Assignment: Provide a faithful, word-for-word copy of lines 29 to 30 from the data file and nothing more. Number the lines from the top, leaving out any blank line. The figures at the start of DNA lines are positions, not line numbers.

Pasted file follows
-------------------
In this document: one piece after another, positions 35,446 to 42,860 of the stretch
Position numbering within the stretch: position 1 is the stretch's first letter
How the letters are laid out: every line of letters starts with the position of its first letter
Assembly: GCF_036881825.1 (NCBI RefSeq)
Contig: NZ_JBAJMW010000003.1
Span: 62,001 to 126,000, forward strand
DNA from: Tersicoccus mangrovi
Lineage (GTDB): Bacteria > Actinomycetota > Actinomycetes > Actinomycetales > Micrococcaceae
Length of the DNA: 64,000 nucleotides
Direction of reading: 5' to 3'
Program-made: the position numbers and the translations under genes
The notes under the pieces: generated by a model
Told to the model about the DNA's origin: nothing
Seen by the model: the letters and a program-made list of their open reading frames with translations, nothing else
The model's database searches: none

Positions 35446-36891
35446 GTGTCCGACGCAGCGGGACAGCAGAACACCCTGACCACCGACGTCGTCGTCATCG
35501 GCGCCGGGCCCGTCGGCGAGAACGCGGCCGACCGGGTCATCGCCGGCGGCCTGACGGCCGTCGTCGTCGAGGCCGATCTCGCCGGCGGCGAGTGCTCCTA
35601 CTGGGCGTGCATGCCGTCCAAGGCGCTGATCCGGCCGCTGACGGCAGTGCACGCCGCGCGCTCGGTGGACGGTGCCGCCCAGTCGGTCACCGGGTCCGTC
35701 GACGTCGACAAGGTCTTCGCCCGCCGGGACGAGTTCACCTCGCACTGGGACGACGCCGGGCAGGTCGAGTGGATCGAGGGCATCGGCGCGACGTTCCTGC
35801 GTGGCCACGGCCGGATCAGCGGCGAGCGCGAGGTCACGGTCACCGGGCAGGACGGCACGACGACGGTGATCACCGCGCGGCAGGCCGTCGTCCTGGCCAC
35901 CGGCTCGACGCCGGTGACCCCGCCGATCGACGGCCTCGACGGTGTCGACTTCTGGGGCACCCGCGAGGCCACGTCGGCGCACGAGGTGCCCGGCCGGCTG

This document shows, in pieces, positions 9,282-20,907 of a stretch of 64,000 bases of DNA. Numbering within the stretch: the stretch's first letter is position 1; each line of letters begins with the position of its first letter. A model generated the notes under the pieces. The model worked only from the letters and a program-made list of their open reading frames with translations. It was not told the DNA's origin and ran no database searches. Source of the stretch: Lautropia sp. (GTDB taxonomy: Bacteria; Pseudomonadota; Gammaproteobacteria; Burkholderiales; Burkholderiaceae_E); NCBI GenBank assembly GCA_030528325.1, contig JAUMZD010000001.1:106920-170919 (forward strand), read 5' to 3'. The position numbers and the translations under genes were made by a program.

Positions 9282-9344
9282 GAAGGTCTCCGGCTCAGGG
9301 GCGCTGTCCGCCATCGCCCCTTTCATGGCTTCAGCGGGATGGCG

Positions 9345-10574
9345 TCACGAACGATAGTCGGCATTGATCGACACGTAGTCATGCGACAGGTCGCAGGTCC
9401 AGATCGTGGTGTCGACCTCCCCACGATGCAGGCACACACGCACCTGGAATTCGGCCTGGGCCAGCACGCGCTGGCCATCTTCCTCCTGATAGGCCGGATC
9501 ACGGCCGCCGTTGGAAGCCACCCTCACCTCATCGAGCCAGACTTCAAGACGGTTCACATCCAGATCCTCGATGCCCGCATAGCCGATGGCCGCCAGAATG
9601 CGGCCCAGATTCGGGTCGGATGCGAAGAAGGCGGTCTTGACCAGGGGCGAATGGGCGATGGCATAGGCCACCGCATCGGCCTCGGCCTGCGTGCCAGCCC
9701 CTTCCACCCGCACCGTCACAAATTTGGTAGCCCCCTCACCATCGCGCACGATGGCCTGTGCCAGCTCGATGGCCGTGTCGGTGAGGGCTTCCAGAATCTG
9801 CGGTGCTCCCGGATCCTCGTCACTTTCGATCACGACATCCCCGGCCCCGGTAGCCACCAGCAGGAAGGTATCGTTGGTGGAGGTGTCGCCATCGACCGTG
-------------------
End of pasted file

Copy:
9401 AGATCGTGGTGTCGACCTCCCCACGATGCAGGCACACACGCACCTGGAATTCGGCCTGGGCCAGCACGCGCTGGCCATCTTCCTCCTGATAGGCCGGATC
9501 ACGGCCGCCGTTGGAAGCCACCCTCACCTCATCGAGCCAGACTTCAAGACGGTTCACATCCAGATCCTCGATGCCCGCATAGCCGATGGCCGCCAGAATG